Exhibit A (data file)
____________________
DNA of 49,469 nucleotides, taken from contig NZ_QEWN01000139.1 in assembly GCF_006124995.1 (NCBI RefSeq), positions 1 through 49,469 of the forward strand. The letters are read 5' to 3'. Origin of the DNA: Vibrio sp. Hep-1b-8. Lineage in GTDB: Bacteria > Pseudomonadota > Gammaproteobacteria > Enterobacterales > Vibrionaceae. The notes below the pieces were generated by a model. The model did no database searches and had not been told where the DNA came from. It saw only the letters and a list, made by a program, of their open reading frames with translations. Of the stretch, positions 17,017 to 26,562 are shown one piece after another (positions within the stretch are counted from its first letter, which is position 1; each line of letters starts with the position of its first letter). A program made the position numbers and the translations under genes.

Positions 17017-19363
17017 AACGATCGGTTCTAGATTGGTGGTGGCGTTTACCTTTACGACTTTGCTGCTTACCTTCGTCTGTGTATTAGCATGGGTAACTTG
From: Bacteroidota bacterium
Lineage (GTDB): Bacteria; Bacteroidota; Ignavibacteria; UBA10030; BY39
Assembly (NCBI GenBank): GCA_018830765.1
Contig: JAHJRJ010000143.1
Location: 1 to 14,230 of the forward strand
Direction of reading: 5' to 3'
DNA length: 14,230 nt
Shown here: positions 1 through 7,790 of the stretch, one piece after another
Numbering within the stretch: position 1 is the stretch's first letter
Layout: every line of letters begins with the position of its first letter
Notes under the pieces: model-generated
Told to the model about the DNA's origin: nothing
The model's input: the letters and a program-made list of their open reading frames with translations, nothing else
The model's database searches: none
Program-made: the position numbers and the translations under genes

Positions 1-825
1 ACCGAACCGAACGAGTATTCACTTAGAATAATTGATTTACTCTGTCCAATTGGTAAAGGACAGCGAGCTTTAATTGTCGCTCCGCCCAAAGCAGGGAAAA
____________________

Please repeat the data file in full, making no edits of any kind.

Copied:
DNA of 49,469 nucleotides, taken from contig NZ_QEWN01000139.1 in assembly GCF_006124995.1 (NCBI RefSeq), positions 1 through 49,469 of the forward strand. The letters are read 5' to 3'. Origin of the DNA: Vibrio sp. Hep-1b-8. Lineage in GTDB: Bacteria > Pseudomonadota > Gammaproteobacteria > Enterobacterales > Vibrionaceae. The notes below the pieces were generated by a model. The model did no database searches and had not been told where the DNA came from. It saw only the letters and a list, made by a program, of their open reading frames with translations. Of the stretch, positions 17,017 to 26,562 are shown one piece after another (positions within the stretch are counted from its first letter, which is position 1; each line of letters starts with the position of its first letter). A program made the position numbers and the translations under genes.

Positions 17017-19363
17017 AACGATCGGTTCTAGATTGGTGGTGGCGTTTACCTTTACGACTTTGCTGCTTACCTTCGTCTGTGTATTAGCATGGGTAACTTG
From: Bacteroidota bacterium
Lineage (GTDB): Bacteria; Bacteroidota; Ignavibacteria; UBA10030; BY39
Assembly (NCBI GenBank): GCA_018830765.1
Contig: JAHJRJ010000143.1
Location: 1 to 14,230 of the forward strand
Direction of reading: 5' to 3'
DNA length: 14,230 nt
Shown here: positions 1 through 7,790 of the stretch, one piece after another
Numbering within the stretch: position 1 is the stretch's first letter
Layout: every line of letters begins with the position of its first letter
Notes under the pieces: model-generated
Told to the model about the DNA's origin: nothing
The model's input: the letters and a program-made list of their open reading frames with translations, nothing else
The model's database searches: none
Program-made: the position numbers and the translations under genes

Positions 1-825
1 ACCGAACCGAACGAGTATTCACTTAGAATAATTGATTTACTCTGTCCAATTGGTAAAGGACAGCGAGCTTTAATTGTCGCTCCGCCCAAAGCAGGGAAAA